When to see a doctor

By Mayo Clinic Staff

Mild wheezing that occurs along with symptoms of a cold or upper respiratory infection (URI), does not always need treatment.

See a doctor if you develop wheezing that is unexplained, keeps coming back (recurrent), or is accompanied by any of the following signs and symptoms:

  • Difficulty breathing
  • Rapid breathing
  • Briefly bluish skin color

Seek emergency care if wheezing:

  • Begins suddenly after being stung by a bee, taking medication or eating an allergy-causing food
  • Is accompanied by severe difficulty breathing or bluish skin color
  • Occurs after choking on a small object or food

In some cases, wheezing can be relieved by certain medications or use of an inhaler. In others, you might need emergency treatment.

Self-care measures

To ease mild wheezing related to a cold or URI, try these tips:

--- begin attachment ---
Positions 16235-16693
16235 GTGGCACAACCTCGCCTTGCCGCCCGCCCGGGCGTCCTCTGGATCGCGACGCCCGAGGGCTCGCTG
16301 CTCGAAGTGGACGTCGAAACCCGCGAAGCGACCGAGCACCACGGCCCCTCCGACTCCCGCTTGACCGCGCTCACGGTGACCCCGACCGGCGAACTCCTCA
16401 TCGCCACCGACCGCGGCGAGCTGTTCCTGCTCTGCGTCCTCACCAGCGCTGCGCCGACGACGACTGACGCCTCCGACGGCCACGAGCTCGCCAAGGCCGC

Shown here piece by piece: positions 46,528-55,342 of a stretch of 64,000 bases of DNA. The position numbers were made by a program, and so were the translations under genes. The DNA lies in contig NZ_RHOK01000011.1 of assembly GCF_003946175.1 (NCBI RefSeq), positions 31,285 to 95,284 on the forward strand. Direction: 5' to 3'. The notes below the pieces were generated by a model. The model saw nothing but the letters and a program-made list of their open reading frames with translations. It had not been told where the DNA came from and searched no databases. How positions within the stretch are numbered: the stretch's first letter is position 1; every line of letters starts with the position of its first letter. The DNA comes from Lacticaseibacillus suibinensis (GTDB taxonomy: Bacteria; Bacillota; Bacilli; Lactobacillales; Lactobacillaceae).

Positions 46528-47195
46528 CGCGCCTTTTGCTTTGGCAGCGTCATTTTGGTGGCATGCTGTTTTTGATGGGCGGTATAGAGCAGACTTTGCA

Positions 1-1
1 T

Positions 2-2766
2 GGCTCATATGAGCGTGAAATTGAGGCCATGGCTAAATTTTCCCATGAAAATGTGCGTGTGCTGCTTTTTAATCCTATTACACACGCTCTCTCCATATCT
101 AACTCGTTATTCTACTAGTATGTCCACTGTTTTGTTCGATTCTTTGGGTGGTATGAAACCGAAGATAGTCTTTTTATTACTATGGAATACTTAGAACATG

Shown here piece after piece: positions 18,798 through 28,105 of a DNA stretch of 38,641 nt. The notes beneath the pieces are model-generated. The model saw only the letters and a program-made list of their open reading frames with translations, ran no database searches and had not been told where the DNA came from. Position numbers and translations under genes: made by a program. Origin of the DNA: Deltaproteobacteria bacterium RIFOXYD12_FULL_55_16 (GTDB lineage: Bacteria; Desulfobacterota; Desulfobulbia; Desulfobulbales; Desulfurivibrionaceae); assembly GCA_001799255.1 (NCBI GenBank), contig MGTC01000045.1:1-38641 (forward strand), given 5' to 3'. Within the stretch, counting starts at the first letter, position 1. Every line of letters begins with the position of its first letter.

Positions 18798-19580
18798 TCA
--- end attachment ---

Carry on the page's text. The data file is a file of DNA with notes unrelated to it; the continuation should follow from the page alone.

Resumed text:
• Moisturize the air. Use a humidifier, take a steamy shower or sit in the bathroom with the door closed while running a hot shower. Moist air might help relieve mild wheezing in some instances.
  • Drink fluids. Warm liquids can relax the airway and loosen up sticky mucus in your throat.
  • Avoid tobacco smoke. Active or passive smoking can worsen wheezing.
  • Take all prescribed medications. Follow the doctor's instructions.
Jan. 11, 2018

See also

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  7. Alpha-gal syndrome
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  11. Asthma
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  14. Asthma diet
  15. Adult asthma action plan
  16. Asthma inhalers: Which one's right for you?
  17. Asthma: Colds and flu
  18. Asthma medications
  19. Asthma: Testing and diagnosis
  20. Asthma treatment: 3 steps
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  39. Heart transplant to treat dilated cardiomyopathy: Elmo's story
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  46. Heart failure
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  63. Photodynamic therapy: An effective treatment for lung cancer?
  64. Pulmonary edema
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